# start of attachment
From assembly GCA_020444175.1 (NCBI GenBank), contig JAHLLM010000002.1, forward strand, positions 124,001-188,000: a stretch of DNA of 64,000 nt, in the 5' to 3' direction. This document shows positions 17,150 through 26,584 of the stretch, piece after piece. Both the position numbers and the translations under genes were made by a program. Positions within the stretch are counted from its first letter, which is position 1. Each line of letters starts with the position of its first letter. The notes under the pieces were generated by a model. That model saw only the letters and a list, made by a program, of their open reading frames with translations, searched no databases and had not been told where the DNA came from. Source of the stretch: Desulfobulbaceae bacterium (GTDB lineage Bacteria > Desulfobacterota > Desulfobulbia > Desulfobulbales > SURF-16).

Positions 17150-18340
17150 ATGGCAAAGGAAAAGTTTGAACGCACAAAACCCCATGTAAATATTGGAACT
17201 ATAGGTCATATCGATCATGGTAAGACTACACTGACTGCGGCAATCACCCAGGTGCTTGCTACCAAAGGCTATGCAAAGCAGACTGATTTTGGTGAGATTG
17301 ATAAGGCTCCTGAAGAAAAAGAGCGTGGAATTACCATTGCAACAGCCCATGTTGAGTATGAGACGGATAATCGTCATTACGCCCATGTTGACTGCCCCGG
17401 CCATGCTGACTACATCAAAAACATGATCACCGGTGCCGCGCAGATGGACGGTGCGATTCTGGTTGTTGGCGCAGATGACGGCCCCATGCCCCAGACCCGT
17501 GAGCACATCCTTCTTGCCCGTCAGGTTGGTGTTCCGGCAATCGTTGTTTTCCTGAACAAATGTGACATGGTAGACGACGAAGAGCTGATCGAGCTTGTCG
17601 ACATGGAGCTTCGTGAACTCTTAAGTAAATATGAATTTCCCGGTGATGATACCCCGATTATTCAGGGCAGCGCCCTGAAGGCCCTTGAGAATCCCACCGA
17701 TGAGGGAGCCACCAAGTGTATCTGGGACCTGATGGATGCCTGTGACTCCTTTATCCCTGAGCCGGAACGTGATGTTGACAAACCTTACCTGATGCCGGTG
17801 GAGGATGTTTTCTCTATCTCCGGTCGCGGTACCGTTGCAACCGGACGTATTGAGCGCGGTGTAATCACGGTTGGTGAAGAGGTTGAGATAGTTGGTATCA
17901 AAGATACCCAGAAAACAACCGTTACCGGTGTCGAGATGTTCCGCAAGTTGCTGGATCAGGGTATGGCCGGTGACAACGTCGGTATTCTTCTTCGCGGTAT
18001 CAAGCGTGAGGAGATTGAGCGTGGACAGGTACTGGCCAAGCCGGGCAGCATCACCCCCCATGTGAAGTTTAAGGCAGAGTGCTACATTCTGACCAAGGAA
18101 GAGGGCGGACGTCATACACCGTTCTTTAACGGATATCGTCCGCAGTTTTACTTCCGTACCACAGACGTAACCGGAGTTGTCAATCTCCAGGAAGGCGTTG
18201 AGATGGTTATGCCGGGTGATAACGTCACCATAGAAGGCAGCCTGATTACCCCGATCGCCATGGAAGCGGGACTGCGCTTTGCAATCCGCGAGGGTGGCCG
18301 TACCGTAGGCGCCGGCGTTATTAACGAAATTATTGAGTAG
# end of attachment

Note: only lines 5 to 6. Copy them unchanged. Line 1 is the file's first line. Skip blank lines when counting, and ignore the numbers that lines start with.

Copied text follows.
17301 ATAAGGCTCCTGAAGAAAAAGAGCGTGGAATTACCATTGCAACAGCCCATGTTGAGTATGAGACGGATAATCGTCATTACGCCCATGTTGACTGCCCCGG
17401 CCATGCTGACTACATCAAAAACATGATCACCGGTGCCGCGCAGATGGACGGTGCGATTCTGGTTGTTGGCGCAGATGACGGCCCCATGCCCCAGACCCGT